And the second trap for a CEO is to make it all about themselves and self-promotion rather than having the focus on their company. That can actually look to the outside world quite interesting and fun, to put the CEO’s profile on display, but there is a lot of evidence that shows that the actual effect is short term and that over time those companies don’t do as well as business where the CEO is more interested in the welfare and health of the company than their own profile.
14. Endava has grown quite a bit over the last few years. How do you manage to spend time in each of our delivery centres?
We hold annual events called Base Camps - where the executive team travel across all our delivery locations in Europe, Latin America and the States to share a 360 degree overview of our strategy and the direction we are heading in as an organisation.
For me, the best part is having the ability to visit each of the delivery centres each year, which gives me new perspectives and the opportunity to meet with people in both a formal setting during our roundtable discussions and then on a more personal level during the companywide events.
15. Which other CEOs do you look up to?
Some of the CEO’s highlighted in books like Good to Great, by Jim Collins, demonstrated behaviour and style that I aspire to. However, I have never had the privilege of meeting any of them in person, so this is a slightly distant respect.
16. What is your fondest memory of your time at Endava?
This sounds a little obvious, but the IPO was pretty special. The USA is really good at celebrating success.
When we did the IPO at the New York Stock Exchange, they created an entire celebratory event around it for the wider team - it was a very special occasion - acknowledging what we had achieved together.
17. Who would you like to play you in a movie about your life?
18. What was the scariest moment since starting Endava?
I remember it very well - it was about 10 or 11 months after we started, we had a very difficult project with a banking client. There was a project where everything that could possibly go wrong did go wrong: the technology didn’t work (the client had prescribed it), the team were massively stressed, which resulted in high turnover, the client was launching the product to their most senior employees and management directors and it was uncertain whether Endava would survive the whole process. I remember waking on New Year’s Day in 2001 and the project had its own millennium bug. That same bug that was supposed to have happened one year before, but we managed to suffer from it a year later. But we did survive, and we learnt from it and this inspired the merger with Concise and set the benchmark for the strong engineering and delivery capabilities that we still maintain today.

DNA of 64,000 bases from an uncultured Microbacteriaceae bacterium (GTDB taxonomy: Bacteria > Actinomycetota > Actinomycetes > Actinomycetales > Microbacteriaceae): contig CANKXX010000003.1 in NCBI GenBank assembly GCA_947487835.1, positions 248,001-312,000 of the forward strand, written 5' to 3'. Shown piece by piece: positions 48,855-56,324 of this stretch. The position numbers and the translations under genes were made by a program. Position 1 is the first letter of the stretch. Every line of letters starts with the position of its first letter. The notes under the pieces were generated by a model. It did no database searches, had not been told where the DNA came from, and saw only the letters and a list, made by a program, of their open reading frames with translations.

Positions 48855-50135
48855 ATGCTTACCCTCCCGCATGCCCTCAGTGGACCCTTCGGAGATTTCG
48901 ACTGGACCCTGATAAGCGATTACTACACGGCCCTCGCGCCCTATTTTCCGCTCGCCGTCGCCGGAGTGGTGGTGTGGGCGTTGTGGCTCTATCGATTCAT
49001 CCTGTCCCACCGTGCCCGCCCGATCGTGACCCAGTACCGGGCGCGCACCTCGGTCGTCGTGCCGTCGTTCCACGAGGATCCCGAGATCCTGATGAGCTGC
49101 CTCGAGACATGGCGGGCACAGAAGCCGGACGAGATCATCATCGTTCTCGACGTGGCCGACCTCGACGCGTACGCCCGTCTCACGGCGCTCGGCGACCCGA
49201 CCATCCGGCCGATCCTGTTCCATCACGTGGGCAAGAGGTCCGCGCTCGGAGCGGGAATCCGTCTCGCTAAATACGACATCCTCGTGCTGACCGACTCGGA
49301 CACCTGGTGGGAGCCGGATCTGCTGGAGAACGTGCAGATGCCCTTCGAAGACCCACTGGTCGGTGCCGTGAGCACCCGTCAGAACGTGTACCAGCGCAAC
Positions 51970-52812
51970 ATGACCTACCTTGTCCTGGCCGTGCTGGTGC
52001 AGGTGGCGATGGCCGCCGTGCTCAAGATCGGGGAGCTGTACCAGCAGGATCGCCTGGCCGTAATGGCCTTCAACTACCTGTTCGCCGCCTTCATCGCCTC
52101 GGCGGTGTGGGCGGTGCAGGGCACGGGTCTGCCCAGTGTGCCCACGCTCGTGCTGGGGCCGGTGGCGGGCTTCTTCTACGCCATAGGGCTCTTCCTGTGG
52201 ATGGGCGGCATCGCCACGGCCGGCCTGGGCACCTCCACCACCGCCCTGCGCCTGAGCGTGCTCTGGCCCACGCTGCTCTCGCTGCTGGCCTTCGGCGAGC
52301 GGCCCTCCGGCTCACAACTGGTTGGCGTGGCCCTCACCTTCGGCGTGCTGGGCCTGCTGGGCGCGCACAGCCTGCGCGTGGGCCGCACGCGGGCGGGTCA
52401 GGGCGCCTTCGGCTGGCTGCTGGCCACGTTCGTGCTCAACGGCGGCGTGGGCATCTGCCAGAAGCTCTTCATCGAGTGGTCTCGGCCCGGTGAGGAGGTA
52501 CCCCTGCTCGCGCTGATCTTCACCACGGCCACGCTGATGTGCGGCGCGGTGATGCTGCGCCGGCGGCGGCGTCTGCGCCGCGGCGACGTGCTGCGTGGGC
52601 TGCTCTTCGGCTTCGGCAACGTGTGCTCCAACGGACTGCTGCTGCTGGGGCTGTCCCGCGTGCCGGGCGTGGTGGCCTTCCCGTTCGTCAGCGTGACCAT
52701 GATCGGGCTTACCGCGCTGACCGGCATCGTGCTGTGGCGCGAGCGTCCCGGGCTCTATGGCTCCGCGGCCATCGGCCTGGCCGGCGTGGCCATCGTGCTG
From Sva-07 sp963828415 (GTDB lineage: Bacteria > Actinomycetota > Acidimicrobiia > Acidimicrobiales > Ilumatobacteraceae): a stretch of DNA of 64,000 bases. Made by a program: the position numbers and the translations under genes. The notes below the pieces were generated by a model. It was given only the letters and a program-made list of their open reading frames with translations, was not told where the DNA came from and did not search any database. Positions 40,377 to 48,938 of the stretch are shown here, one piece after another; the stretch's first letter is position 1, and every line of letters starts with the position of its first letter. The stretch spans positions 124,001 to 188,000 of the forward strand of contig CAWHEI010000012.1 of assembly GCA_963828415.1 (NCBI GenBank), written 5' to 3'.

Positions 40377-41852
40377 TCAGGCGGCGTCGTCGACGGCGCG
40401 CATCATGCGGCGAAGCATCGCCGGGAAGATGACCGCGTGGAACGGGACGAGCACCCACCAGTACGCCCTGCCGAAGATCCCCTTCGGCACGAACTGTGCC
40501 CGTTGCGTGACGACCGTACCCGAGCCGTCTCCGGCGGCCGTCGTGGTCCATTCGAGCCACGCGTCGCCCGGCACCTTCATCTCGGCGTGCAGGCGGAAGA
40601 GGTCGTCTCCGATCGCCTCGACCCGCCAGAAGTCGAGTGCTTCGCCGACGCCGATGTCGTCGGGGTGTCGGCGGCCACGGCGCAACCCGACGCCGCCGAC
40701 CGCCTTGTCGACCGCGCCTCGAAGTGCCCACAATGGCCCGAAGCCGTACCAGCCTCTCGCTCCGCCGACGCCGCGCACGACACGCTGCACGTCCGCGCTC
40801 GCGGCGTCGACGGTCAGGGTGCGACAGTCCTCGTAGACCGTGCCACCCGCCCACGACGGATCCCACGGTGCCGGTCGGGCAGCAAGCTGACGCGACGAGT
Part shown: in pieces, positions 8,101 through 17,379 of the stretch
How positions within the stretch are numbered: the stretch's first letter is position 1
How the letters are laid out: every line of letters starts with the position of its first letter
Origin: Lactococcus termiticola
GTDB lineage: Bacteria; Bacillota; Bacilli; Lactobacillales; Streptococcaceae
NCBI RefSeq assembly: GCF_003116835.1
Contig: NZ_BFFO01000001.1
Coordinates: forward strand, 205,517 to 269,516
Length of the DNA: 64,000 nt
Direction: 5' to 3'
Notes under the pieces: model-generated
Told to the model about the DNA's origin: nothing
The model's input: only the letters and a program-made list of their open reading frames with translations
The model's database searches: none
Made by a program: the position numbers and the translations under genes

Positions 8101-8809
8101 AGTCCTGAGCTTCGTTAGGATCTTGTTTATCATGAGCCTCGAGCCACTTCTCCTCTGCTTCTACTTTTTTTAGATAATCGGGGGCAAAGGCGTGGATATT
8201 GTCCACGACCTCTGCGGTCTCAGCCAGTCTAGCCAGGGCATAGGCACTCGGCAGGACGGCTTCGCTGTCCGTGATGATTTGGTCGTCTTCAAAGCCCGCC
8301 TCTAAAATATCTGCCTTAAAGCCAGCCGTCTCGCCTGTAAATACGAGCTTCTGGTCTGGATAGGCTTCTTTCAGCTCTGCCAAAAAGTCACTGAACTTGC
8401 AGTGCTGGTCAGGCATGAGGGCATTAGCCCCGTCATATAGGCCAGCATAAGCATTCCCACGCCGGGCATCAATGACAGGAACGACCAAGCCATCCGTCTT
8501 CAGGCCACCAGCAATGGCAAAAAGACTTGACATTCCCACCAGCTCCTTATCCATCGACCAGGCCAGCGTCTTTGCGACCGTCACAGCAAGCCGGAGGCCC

19. How would you describe Endava in one word?
Strong. The name of the company has a Dacian root to it (en, dava) and it literally means ‘in strength’ or fortress. We gave it that name because we wanted to build a strong business, and I feel that we have been successful in doing so.
20. If we could send you back in time, is there anything you would change about Endava and your journey with the company?
I love the idea of being sent back in time. What immediately comes to mind is that I could invest in Google before they became famous and successful.
But to be truly honest, I don’t think I would want to change anything for exactly that reason - if you go back in time and start changing things, you probably end up with results totally different what you expected and I am very happy with where Endava is at the moment, so I wouldn’t change a thing.